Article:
I was just telling Coach Wei of Nexaweb the other night that Adobe was being too arrogant, and that more exploitation of open source would make sense for them. Well, darned if it turns out I was making some sense, even after two beers and a crab taco at Fenway Park.
Adobe today took the Flex framework for building rich Internet applications (RIAs) open source under a Mozilla license. A new open source Flex SDK and documentation will be available under the Mozilla Public License (MPL), the same OSI-approved license used for the recently announced Adobe-inspired Tamarin project is to implement a high-performance, open source implementation of the ECMAScript 4th edition (ES4) language specification.
Smart move by Adobe. The road to RIAs is paved with many different aggregates, and loose stones abound. Such loose footing makes a stampede to a de facto industry standard a probable oasis for developers under pressure to produce. Adobe Flex could -- if the community forces line up well -- become that standard. Now's the time to make life easy for the RIA developers -- they will reward you richly.
Now Adobe needs to keep up the pressure and seek the same open source advantages for its Flash capabilities. Here's another area begging for a standard that sticks, and sucks the oxygen out of the alternatives. This is especially so now that Microsoft is coming to town with its Silverlight so-called "Flash killer."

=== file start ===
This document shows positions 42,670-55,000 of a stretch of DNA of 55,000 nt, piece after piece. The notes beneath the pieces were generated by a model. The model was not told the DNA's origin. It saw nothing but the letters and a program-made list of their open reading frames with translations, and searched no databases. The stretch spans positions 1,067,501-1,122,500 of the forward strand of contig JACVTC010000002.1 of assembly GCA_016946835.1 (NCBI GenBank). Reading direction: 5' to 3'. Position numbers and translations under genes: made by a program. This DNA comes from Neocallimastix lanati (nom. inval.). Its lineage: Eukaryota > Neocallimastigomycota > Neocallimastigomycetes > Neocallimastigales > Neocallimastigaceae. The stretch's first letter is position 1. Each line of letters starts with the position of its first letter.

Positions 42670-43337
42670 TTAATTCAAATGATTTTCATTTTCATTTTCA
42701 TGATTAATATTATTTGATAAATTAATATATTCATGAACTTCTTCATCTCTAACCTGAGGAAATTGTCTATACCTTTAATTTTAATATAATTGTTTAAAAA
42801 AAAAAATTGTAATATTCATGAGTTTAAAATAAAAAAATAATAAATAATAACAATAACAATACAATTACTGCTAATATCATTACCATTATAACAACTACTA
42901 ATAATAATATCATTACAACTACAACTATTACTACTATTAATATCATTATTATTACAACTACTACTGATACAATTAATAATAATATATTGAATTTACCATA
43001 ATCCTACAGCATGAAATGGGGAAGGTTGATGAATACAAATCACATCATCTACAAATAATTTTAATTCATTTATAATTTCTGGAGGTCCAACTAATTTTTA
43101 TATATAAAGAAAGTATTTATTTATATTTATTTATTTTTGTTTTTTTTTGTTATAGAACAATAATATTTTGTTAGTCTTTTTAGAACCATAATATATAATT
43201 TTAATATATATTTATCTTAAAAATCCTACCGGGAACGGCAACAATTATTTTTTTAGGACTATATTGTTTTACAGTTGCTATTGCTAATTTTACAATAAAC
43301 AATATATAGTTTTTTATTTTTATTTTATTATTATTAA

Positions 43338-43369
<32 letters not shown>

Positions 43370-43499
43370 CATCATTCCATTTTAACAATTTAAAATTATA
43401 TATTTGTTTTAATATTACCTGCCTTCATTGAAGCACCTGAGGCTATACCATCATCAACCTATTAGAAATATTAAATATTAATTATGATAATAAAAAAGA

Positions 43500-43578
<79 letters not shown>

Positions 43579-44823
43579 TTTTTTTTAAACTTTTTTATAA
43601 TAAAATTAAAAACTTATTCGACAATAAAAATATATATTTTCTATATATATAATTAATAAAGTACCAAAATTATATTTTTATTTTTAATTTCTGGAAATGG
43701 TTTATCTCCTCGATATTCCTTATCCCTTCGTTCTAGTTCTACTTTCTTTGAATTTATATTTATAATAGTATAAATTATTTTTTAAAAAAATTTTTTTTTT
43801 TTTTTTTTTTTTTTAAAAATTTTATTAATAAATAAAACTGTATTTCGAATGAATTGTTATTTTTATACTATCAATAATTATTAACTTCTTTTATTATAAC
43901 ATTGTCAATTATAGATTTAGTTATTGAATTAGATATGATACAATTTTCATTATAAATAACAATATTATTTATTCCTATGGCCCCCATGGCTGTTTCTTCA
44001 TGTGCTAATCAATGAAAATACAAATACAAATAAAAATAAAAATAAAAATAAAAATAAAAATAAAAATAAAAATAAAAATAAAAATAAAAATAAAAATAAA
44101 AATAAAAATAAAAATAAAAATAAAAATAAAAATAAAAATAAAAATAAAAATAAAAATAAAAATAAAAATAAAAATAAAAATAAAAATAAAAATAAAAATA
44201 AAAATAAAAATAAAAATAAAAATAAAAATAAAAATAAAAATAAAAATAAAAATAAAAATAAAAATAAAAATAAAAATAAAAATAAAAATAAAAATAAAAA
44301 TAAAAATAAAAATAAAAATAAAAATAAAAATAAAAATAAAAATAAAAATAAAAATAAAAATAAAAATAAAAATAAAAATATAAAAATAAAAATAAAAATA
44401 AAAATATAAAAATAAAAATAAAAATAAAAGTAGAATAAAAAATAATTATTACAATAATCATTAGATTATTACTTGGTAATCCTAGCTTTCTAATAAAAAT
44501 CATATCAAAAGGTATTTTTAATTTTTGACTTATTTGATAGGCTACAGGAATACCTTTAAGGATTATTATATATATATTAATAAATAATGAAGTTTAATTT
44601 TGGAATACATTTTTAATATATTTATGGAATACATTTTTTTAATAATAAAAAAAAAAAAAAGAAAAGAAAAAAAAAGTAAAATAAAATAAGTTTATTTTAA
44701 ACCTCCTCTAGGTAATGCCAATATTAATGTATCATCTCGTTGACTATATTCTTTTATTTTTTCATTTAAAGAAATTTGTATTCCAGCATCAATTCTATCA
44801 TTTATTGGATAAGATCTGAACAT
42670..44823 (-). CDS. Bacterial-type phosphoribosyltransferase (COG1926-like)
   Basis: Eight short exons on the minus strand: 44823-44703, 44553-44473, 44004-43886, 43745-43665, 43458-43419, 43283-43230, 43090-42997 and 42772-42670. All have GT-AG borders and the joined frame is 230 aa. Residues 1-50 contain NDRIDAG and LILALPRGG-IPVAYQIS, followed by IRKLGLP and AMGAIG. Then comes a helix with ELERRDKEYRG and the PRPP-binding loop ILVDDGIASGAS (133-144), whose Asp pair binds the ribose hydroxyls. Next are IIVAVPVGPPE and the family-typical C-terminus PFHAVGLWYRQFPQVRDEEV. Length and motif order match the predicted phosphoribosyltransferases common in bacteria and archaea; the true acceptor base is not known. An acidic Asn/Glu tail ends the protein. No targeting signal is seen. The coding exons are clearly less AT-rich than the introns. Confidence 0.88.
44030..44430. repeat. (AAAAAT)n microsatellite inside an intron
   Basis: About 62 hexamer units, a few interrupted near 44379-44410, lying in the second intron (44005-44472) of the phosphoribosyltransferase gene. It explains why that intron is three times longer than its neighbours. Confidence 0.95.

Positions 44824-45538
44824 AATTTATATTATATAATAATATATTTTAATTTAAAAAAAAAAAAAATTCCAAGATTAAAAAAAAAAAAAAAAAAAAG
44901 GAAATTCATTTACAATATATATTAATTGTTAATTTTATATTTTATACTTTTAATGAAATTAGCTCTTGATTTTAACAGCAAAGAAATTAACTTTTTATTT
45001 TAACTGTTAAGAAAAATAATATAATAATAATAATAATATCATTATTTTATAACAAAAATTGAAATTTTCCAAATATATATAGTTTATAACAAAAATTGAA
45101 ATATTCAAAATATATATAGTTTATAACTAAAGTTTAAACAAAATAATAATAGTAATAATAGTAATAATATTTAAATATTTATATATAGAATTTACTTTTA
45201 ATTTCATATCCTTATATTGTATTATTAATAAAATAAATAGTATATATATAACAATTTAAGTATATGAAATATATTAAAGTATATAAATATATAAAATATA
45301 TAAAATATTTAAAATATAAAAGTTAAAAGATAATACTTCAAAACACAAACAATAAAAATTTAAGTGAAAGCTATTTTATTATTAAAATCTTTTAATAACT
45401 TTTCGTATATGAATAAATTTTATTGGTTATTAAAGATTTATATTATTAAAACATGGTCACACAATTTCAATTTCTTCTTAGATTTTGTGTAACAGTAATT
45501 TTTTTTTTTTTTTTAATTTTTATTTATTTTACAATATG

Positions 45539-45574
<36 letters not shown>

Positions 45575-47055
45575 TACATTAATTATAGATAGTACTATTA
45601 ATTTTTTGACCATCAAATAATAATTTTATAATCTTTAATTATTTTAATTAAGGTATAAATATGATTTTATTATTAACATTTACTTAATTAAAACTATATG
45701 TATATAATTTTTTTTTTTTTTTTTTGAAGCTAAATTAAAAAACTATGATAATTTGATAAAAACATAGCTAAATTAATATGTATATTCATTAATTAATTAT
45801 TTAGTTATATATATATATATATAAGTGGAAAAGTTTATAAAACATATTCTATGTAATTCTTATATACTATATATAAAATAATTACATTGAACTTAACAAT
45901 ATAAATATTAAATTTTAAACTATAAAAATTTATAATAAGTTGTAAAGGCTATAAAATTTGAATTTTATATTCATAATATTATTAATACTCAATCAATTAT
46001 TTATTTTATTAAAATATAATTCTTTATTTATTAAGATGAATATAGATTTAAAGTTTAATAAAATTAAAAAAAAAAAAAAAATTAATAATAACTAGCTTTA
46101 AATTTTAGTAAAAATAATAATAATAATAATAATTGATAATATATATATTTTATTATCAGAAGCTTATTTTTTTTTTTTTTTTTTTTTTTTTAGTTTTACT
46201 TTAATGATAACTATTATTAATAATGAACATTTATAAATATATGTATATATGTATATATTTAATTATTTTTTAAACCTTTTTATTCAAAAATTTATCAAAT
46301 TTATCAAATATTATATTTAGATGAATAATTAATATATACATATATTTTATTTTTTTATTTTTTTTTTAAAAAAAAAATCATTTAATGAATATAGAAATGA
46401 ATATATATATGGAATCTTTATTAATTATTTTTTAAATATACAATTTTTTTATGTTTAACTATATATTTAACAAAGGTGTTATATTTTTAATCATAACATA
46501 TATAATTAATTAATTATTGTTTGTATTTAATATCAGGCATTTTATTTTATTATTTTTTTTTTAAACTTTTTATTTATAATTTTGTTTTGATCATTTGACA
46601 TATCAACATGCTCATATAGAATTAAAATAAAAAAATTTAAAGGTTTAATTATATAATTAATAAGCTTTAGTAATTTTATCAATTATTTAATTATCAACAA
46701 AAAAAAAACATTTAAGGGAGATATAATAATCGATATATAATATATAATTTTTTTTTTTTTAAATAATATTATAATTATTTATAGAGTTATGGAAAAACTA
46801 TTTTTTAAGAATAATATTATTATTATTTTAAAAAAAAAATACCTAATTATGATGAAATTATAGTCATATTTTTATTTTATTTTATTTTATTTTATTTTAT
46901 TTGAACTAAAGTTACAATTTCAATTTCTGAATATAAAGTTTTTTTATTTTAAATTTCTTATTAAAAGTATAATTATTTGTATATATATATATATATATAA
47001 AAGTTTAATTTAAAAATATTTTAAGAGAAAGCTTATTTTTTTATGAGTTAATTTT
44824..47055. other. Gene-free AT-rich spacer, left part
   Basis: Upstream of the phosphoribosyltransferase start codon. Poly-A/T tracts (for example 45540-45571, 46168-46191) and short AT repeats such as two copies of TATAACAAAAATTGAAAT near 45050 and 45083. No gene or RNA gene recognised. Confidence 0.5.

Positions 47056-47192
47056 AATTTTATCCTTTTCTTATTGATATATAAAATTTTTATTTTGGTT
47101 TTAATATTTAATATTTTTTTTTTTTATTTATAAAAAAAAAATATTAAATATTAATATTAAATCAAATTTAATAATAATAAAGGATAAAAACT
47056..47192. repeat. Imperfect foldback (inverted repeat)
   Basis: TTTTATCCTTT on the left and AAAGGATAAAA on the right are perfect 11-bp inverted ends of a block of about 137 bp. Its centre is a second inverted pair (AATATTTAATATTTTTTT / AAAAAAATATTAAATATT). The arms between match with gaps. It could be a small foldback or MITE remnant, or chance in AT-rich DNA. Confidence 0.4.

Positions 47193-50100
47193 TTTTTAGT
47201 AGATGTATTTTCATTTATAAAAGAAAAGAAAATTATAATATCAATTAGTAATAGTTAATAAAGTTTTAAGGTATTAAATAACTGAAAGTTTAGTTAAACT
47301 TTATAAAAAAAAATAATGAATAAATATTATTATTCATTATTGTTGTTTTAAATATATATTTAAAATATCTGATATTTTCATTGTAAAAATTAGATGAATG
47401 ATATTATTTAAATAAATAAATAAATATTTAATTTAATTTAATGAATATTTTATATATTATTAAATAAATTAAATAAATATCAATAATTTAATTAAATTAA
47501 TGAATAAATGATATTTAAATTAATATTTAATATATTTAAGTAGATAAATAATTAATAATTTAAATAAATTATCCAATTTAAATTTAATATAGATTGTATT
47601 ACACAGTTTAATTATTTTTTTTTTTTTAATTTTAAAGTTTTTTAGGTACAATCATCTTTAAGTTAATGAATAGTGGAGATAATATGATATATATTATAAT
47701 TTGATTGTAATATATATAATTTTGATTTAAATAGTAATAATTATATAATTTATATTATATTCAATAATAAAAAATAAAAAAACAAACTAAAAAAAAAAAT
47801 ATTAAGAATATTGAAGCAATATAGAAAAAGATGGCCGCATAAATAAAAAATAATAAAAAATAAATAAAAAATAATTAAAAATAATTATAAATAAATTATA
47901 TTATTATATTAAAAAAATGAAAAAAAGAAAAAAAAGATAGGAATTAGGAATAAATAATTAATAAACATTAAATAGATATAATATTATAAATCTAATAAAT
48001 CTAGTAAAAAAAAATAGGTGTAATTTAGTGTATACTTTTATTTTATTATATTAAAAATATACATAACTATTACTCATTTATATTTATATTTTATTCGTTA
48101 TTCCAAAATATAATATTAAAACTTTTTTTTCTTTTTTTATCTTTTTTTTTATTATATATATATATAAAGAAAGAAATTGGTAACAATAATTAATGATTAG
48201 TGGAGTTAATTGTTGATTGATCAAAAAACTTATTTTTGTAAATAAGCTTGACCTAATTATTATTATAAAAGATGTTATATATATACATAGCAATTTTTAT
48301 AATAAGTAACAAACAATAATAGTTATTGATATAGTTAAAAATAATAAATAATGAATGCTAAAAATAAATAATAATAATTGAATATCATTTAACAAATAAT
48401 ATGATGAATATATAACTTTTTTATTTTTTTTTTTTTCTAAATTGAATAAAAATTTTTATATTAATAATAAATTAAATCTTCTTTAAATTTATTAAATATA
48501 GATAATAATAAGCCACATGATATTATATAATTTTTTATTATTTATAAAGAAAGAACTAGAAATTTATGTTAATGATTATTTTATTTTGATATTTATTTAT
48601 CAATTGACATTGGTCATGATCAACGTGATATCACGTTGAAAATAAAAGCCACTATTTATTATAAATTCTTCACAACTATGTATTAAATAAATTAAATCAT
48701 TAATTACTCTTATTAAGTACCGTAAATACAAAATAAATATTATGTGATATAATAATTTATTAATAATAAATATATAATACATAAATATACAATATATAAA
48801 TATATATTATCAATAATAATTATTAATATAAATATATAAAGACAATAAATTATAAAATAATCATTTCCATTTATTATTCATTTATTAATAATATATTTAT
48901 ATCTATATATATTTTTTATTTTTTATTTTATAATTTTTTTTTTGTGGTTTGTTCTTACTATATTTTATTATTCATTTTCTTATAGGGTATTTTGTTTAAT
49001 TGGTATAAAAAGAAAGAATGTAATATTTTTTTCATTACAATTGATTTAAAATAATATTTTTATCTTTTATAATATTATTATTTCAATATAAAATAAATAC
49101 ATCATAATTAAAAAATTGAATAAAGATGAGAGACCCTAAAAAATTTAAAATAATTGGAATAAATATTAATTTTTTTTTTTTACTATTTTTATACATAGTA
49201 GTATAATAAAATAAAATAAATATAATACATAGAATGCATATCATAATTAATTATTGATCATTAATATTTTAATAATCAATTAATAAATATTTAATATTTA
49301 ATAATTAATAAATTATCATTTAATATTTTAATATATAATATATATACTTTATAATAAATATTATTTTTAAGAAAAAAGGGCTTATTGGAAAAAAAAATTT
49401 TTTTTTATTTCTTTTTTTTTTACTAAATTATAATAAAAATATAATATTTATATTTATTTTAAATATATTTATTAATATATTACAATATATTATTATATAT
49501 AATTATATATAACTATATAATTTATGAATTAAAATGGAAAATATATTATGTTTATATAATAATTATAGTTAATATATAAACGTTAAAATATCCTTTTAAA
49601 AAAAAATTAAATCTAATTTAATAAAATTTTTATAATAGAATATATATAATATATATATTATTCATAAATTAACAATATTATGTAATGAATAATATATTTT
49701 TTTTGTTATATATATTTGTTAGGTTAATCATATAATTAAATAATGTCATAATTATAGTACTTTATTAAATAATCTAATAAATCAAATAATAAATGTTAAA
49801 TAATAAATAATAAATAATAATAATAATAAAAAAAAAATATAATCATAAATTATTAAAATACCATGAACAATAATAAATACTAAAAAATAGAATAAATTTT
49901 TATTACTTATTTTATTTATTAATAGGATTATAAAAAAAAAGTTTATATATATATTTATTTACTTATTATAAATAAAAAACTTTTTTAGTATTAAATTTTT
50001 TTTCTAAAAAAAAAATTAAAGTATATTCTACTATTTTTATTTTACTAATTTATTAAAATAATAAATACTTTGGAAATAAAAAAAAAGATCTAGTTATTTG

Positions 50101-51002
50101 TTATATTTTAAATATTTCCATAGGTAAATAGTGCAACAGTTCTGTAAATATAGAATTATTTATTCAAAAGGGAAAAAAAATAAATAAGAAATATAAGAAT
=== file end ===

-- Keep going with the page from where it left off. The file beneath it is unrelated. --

With one stroke, an open source Flash framework, ala Flex, could render Microsoft's many millions R&D spending (or should we call it reverse engineering and development (RED)) by Microsoft unable to again produce little bottom-line effect. With Adobe bringing its Flex and possibly Flash into open source -- and perhaps creating unassailable de facto global standards as well -- then the Web 2.0 red shift to RIAs and away from other models could be complete.
It will be curious to see how the likes of Google, Amazon, Salesforece.com, et al, react to the Flex announcement. This could free them up a bit to focus on other more remunerative activities.